Sep 9, 2012

MEET THE DESPOT, BIGOTS, HOMOPHOBES and CENSORS of UGANDA: Behind the Scenes of the Nation's Anti-Homosexual Politics -- the Bible has been used to service malignant forces

¨A play suggesting there may be hidden agendas behind politicians' anti-gay rhetoric has been banned.¨

Anglican and MP David ¨kill all the gays¨ Bahati HERE
¨Since Ugandan MP David Bahati proposed an anti-homosexuality bill in October 2009 that included provisions for capital punishment for homosexuals, Uganda has earned a reputation as one of the most homophobic countries in the world. Media and arts regulators lived up to that billing in August by banning The River and the Mountain, a play that charts a gay man's difficulties confronting intolerance in Ugandan society.

First Lady and MP Janet Museveni (she wants to be President after her three term husband finishes)
aka Deadly Despot is said to be behind Anti-Homosexuality Bill in Uganda HERE
However the most controversial aspect of the play is not homosexuality per se, but rather the suggestion the work makes that politicians and religious interests may have manufactured a viciously anti-gay climate in Uganda to further their own agendas...¨

The ¨not so ethical¨ government minister of ¨morals and ethics¨ Father Simon Lokodo
¨The River and the Mountain was due to run at three venues in Kampala from August 17-26. However on August 16, the day before the opening, the Ugandan Media Council informed producer David Cecil that it would require seven working days to review the script and grant clearance for the play to be staged. In a letter copied to the Minister for Ethics, the Commissioner of Police in Charge of Media Violations and the Central Police Station, the Media Council wrote that "in the meantime this play is not to be staged in any theatre or public place in Uganda".

There may be another potential holocaust developing in the world. Today.

And yet the world has done little to stop it. As with The Long Walk and the Holocaust of WWII, the world is not taking immediate and meaningful action. If history is any guide, little may happen until a population is decimated.

“Some people have to die so that there is freedom.”

That’s a sentiment in the film Call Me Kuchu, a documentary about the lives and deaths of courageous Ugandans. The film raises questions: How many people have to be sacrificed until one moves or is moved? And what have we learned from history?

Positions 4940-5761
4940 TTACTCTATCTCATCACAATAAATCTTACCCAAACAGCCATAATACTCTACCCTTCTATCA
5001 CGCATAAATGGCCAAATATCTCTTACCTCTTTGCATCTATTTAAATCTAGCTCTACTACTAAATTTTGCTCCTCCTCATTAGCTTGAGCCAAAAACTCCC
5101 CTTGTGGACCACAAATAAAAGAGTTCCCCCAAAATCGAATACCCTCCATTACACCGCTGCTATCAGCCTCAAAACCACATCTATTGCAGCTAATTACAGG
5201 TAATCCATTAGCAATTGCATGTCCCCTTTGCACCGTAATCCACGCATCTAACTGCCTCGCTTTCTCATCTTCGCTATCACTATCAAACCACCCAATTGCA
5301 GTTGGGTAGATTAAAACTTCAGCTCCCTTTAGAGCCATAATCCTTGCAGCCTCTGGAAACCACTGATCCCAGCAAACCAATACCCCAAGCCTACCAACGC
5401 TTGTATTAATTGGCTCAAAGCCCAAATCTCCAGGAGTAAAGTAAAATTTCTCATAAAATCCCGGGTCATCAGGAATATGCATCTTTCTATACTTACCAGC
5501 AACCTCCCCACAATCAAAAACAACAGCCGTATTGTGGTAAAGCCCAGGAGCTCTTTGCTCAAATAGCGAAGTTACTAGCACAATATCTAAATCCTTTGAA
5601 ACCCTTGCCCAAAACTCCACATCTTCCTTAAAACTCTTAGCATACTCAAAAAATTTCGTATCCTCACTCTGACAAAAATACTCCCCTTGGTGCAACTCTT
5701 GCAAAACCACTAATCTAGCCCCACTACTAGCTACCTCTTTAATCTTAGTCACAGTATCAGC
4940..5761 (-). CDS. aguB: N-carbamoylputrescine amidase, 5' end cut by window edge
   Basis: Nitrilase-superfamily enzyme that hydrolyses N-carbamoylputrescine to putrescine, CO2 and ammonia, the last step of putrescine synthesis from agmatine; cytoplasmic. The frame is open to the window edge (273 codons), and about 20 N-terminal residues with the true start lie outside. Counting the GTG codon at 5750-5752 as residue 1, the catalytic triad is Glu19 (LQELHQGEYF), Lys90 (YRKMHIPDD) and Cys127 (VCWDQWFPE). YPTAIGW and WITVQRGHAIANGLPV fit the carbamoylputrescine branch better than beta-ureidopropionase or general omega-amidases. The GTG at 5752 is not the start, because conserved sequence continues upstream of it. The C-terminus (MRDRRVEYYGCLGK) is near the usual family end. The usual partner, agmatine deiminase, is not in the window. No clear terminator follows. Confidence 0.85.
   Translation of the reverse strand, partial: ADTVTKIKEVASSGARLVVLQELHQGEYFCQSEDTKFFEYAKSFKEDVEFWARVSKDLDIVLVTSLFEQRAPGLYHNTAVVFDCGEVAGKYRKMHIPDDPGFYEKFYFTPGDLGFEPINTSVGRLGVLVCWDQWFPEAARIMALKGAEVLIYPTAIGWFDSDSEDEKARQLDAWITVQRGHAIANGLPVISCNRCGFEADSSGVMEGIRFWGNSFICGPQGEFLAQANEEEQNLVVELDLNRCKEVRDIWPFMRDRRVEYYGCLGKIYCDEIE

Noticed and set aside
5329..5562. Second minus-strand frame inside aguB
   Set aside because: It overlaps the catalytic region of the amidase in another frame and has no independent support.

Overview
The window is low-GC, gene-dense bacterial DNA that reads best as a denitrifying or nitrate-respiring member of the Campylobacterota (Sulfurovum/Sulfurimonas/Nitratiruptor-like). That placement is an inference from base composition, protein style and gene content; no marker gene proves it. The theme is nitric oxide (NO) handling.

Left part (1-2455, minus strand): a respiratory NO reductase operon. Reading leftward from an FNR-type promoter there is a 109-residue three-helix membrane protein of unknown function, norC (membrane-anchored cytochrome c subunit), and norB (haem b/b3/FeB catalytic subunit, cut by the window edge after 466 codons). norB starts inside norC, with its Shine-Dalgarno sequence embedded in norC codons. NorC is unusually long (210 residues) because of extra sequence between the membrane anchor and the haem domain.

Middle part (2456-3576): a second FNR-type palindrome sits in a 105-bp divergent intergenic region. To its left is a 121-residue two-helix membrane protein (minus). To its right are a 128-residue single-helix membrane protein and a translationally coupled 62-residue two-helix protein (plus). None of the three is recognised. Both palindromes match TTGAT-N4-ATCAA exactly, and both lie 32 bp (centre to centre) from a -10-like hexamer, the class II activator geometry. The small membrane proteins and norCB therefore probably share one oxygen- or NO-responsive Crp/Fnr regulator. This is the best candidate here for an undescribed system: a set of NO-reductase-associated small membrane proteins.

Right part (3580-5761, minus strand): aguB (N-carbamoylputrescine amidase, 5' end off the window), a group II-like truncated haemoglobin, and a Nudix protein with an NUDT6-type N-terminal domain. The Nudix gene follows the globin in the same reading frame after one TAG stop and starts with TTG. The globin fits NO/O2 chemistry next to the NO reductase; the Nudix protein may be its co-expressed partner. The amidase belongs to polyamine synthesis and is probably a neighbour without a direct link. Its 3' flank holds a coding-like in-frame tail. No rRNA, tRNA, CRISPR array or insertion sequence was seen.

What have the Ugandans learned from history? Once held under the despotic Idi Amin regime, the Ugandan people have emerged from under Amin’s thumb and, in the process, accepted white Christian missionaries into their lives. These missionaries and ministers preach the elimination of African culture, as they always have, the film suggests. They’re sly about it, using fear and hate to act as surreptitious carriers for the notion that cultural eradication is desirable.

anti-LGBT Anglican/Uganda Archbishop Henry Luke Orombi, Poisoness statement against LGBT Anglicans/others and ¨spiritual counselor¨ to MP David Bahati 
Religion, especially Christianity, it seems, can sometimes be a vector for hate because it’s easy to bastardize the teachings and values of an unseen power. Twisted iterations of the Bible have been used to service malignant forces.

This time around, gay Ugandans are targets. By using hate and fear as tools and sweeping up the population in the fervor of religious righteousness, anti-gay forces may be priming the pump for a new genocide. You may have heard about the proposed laws in Uganda that would allow the killing of homosexuals. But it’s so remote…. And we only hear smatterings of news about it...¨  read it all,

· Thanks to All Africa, sidebar
· Thanks to Peter Jones
· Thanks to Call Me Kuchu,
· Thanks to All Africa, sidebar
· Thanks to David Kato, LGBT Activist and Martyr, R.I.P.
· Thanks to ¨KC¨ Kampala, Uganda
· Thanks to Wide Lantern,

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